February 28th, 2006

Your Name Here

By Phil Kloer
Atlanta Journal-Constitution

Never mind the old question of what’s in a name. These days, it’s how much for a name?

It used to be simple. A corporation bought a stadium or a football bowl game for umpteen million bucks and renamed it after itself. Thus did the Peach Bowl become the Chick-fil-A Peach Bowl and now finally just the Chick-fil-A Bowl — hold the Peach.

But the idea of planting your name somewhere, permanently, has spread throughout society like cultural kudzu — not just for companies, but for individuals. In Stephen King’s new No. 1 best-seller, "Cell," one of the characters, Ray Huizenga, is named after a real person. His sister Pam bought the rights in an eBay auction last year. (It cost her $21,000, and proceeds went to the First Amendment Project.)

Hey Ray, meet Macy Baby. Macy, a new gorilla at Zoo Atlanta (and granddaughter of Willie B.), is named for the Macy’s department store chain, which won naming rights in an auction last year for between $10,000 and $20,000.

"The world is becoming increasingly commodified," says Allen Tullos, associate professor of American studies at Emory University. "Everything is for sale.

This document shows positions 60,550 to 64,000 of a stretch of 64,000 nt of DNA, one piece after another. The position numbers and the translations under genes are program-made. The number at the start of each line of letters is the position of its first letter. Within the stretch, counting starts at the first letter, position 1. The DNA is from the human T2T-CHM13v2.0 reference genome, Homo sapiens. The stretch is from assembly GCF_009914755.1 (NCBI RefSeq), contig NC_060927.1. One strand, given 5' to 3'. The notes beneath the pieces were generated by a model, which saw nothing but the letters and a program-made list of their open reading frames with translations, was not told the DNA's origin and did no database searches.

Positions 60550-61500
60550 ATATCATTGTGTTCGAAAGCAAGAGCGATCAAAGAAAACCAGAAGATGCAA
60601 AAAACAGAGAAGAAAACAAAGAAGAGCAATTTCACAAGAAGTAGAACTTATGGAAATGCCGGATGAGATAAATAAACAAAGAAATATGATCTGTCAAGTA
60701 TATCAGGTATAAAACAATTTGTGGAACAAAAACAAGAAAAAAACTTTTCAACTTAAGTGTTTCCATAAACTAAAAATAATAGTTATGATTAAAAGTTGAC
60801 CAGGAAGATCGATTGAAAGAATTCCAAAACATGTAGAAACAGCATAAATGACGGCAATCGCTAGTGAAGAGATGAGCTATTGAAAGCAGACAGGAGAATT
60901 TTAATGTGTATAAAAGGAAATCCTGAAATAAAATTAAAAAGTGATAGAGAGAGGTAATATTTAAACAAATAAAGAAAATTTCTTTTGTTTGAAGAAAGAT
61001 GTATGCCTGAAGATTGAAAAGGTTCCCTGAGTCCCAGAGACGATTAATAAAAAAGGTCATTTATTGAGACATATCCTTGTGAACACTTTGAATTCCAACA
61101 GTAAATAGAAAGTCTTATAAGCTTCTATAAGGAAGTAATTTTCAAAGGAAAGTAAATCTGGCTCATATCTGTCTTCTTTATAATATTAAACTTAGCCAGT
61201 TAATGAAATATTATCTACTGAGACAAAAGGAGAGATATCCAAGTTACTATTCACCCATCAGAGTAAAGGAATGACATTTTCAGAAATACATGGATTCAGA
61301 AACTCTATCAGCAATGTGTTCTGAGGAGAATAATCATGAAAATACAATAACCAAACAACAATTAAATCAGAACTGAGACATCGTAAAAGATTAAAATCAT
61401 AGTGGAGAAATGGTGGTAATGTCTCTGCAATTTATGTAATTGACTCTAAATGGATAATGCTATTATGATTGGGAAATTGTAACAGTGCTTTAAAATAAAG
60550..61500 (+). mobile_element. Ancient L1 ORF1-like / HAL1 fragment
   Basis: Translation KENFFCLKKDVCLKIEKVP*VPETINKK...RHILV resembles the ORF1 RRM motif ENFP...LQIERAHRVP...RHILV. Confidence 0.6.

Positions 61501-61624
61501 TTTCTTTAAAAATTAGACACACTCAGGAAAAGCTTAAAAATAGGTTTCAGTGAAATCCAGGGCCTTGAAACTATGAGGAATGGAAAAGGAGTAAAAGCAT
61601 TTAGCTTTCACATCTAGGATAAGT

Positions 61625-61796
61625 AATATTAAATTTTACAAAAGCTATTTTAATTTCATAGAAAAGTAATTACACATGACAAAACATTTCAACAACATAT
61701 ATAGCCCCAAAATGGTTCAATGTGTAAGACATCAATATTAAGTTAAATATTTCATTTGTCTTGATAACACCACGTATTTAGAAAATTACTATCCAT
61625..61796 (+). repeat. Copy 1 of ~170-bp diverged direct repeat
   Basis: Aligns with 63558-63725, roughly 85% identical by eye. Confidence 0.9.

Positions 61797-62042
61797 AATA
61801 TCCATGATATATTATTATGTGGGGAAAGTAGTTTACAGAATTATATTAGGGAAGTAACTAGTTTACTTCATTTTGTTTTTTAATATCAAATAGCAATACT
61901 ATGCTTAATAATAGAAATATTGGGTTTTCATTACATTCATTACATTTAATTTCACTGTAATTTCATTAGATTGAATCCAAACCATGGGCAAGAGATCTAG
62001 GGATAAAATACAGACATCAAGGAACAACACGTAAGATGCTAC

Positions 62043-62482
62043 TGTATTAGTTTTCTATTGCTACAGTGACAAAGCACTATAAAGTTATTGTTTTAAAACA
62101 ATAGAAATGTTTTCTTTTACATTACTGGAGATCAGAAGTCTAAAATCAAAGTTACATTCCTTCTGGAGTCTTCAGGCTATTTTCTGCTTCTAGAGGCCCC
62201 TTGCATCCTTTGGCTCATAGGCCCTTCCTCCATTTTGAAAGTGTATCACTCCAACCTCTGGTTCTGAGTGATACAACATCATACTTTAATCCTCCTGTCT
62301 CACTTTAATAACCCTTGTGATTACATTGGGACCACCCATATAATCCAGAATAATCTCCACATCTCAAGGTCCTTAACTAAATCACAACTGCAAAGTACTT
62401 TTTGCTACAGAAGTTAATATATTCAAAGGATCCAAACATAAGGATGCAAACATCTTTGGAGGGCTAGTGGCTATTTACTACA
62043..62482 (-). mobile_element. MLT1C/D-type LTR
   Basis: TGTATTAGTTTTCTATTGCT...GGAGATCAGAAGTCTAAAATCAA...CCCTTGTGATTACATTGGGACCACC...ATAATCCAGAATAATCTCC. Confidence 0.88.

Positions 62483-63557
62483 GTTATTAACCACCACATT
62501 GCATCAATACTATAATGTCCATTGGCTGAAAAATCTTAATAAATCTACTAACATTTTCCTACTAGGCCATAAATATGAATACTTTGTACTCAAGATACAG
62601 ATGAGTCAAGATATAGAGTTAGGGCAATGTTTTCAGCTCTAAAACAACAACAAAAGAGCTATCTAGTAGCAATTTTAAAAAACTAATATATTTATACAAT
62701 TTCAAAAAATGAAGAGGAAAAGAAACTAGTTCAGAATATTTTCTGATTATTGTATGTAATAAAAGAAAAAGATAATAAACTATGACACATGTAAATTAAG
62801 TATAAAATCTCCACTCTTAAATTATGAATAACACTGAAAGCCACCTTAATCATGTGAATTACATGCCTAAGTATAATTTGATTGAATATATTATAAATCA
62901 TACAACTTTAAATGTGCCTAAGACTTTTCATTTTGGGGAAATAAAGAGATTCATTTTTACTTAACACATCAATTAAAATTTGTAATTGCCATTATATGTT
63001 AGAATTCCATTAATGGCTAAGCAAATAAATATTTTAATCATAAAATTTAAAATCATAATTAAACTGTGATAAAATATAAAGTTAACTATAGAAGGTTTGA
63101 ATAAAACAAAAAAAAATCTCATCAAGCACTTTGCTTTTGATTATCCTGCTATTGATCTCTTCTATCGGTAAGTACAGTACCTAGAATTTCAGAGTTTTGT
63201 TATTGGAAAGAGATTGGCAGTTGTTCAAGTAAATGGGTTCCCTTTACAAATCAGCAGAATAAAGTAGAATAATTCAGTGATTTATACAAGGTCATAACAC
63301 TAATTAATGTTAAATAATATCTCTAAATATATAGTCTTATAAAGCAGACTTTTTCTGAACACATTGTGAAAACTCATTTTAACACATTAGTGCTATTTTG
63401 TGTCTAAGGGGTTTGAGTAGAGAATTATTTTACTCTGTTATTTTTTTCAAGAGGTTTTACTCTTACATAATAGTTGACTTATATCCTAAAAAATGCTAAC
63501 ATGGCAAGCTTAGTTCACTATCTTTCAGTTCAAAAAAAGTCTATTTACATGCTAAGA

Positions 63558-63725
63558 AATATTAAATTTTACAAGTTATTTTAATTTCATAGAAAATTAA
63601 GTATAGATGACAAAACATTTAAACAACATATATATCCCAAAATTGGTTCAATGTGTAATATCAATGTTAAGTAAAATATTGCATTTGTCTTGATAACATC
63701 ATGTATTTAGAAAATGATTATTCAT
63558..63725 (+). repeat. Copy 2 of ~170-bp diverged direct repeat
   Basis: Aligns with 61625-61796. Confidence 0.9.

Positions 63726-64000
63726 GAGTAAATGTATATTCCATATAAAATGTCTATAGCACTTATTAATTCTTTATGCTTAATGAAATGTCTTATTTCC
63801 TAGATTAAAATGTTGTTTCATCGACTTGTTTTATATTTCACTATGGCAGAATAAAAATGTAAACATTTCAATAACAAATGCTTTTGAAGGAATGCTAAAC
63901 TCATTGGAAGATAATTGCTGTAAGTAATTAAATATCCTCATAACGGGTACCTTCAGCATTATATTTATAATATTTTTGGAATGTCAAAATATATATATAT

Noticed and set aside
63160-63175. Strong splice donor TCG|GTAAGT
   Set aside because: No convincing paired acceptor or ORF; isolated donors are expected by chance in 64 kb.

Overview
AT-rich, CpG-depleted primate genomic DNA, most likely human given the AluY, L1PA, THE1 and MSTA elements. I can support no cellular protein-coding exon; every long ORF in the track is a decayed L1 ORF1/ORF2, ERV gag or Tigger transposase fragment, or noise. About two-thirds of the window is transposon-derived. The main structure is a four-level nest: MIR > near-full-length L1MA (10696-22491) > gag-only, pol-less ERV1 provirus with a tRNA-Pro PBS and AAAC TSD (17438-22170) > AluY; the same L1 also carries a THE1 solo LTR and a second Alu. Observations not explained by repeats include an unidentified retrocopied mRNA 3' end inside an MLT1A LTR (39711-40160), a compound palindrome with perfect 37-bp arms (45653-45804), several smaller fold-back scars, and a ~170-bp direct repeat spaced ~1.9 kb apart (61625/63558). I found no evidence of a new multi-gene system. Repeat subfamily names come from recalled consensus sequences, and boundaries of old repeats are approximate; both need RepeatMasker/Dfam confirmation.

"There’s this impulse people have: ‘Can I buy some immortality here?’ " he adds. And Tullos should know; nearly every building on Emory’s campus is named after someone who donated a ton of money. Nothing says immortal like an ivy-covered hall of academe.

Honoring financial benefactors may be as old as civilization, but people and companies keep coming up with new wrinkles. A few recent examples:

•Why settle for one baby gorilla, when you can name a whole species? For the past few years, a German company called Biopat has been selling naming rights to newly discovered species. (Scientists who discover the species donate the rights, and the money goes to conservation groups.) Husbands have named flowers after their wives as a romantic gift, although most species named are insects. Ellen DeGeneres tried to win an auction last year to name a new monkey species after herself but was outbid by the big-spending Las Vegas casino Golden Palace.

•The Kentucky Derby announced last month it will now be known as the Kentucky Derby Sponsored by Yum Brands. (Yum owns KFC and Taco Bell.) That was better than other possible derby sponsorships, some people suggested, such as Elmer’s Glue or Alpo. "It’s a shame that the Run for the Roses has been degraded into a run for junk food," says Gary Ruskin, director of Commercial Alert, an anti-commercialization advocacy group. "Next year, will the thoroughbreds run at Taco Bell Downs?"

•In November, the town of Clark, Texas (population 125), changed its name to DISH, Texas, to get free satellite TV service.